So this cat has been appearing on my porch every evening. She’s very thin, and I thought she was another community cat. I also thought that she was pregnant because her lower abdomen felt full and her, well, kitty breasts seemed rather large. We started leaving out food and water for her, and I got a picture of her, made a sign and put it on my maple tree so her owner would know she was hanging around my house. I knew that she had belonged to someone because she walked right into my house when I opened the door to go in.
I have two male cats. One is 10, large, aggressive, and possessive of me. The other is neurotic. Probably because of the other cat. Anyway, although I wanted to take in Tori, as I started calling her because she’s a tortoiseshell, I knew it wouldn’t work out.
Today I found out that she belongs to my new neighbor (who has apparently never walked past my house or she would have seen my sign) and she goes in and out and can Houdini her way out of any collar. Now, here’s the important part.
My neighbor and her kids went to the shelter to adopt a kitten. Tori, whose real name is Callie, had already had kittens and all but one had been adopted. My neighbor and her kids decided to take the last kitten, who was about five weeks old and had been bottle-fed by the wonderful shelter employees and volunteers because Callie’s milk never came in, probably because she’s so young. When they took the kitten, Callie followed them crying and meowing, and my neighbor decided she couldn’t stand to separate them so she adopted Callie too. Now they have Callie and little Sallie, and I’m sure that they’ll both be roaming my yard in a couple of months.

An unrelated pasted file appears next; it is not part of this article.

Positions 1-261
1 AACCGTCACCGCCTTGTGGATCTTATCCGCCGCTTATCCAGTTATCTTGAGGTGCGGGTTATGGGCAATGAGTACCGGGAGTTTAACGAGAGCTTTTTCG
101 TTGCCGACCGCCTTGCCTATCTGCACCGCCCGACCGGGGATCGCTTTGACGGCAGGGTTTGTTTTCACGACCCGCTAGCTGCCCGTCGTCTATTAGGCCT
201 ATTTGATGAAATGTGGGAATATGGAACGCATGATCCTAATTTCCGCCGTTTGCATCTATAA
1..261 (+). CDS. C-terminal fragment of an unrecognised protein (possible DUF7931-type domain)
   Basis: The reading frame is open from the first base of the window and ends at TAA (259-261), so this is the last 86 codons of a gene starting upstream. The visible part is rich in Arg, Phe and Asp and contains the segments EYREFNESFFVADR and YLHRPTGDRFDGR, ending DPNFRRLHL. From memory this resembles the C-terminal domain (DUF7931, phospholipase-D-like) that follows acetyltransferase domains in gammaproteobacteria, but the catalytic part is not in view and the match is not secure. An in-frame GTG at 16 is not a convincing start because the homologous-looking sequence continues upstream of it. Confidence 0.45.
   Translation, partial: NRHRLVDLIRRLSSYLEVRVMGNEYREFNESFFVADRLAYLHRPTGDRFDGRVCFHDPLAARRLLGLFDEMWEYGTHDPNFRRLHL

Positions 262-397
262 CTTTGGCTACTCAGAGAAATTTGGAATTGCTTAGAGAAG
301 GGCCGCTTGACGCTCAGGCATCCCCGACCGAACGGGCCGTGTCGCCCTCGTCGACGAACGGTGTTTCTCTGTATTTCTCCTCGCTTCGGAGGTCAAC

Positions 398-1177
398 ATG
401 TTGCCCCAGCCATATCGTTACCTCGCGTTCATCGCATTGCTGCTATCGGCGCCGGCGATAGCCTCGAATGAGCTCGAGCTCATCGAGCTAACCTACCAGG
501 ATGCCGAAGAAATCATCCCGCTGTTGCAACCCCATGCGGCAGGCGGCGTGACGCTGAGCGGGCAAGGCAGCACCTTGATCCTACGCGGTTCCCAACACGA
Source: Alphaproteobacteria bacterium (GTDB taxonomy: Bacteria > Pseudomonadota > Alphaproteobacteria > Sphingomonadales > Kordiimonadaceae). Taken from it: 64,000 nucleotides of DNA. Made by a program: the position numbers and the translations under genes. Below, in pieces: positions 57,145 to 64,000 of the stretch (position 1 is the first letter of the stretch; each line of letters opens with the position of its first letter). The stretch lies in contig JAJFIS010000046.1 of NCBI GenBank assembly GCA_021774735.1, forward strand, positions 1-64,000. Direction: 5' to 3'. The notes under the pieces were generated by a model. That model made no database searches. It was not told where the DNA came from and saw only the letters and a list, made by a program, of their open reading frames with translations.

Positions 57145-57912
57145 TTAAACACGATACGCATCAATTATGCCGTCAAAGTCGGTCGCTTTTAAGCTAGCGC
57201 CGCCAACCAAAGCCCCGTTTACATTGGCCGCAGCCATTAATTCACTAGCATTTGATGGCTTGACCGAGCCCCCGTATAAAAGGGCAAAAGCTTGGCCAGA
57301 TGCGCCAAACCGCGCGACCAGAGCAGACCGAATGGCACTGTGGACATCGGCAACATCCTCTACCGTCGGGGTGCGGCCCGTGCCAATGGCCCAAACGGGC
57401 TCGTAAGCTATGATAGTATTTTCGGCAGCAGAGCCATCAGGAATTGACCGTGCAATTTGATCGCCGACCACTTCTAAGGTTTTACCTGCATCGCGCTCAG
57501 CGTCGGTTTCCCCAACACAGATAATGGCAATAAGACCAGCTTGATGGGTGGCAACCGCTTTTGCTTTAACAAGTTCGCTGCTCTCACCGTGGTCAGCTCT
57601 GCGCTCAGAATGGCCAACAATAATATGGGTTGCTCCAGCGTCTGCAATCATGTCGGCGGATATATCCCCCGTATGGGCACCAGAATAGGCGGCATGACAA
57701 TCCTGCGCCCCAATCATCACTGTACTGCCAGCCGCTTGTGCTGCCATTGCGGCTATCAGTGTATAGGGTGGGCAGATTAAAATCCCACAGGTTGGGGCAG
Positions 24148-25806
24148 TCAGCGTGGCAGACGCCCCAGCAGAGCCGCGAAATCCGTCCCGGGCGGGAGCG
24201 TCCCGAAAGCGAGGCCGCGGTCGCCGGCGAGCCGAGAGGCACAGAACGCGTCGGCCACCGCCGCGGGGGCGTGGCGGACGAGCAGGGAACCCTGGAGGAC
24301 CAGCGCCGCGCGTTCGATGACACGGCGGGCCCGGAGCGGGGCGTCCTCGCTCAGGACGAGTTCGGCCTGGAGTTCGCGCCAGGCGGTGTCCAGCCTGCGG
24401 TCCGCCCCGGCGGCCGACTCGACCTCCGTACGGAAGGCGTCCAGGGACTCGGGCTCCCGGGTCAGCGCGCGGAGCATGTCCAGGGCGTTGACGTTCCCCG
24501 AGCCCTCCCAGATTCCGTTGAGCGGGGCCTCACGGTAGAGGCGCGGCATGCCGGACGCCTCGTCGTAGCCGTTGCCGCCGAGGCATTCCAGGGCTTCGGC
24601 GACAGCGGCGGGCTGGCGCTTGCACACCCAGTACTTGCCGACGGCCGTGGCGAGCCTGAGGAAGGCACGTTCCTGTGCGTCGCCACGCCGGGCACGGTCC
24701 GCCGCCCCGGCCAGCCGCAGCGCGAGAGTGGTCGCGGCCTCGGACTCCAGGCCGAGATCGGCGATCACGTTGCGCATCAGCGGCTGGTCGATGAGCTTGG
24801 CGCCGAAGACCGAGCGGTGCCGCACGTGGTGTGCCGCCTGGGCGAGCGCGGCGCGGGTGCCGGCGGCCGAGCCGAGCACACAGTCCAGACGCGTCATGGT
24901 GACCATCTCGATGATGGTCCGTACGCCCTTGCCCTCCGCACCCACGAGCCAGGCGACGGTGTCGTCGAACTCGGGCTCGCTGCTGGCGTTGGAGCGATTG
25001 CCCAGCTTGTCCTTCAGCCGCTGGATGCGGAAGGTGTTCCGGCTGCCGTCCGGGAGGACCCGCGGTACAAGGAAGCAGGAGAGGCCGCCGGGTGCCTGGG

I’m very glad that Callie’s other kittens were adopted. And I’m so glad that she got a furever home with her last kitten. If you’re thinking of adopting a kitten and the mother is also available, please, please consider adopting both of them. It’s completely understandable that most people can’t adopt an adult cat and several kittens, but if it’s just Mom Cat and one baby left . . . remember that animals do have feelings, they do care about their young, and the trauma of having the rest of the litter taken away can be lessened somewhat if the mother cat is allowed to stay with one of the kittens.
(Edited for typos-yikes!)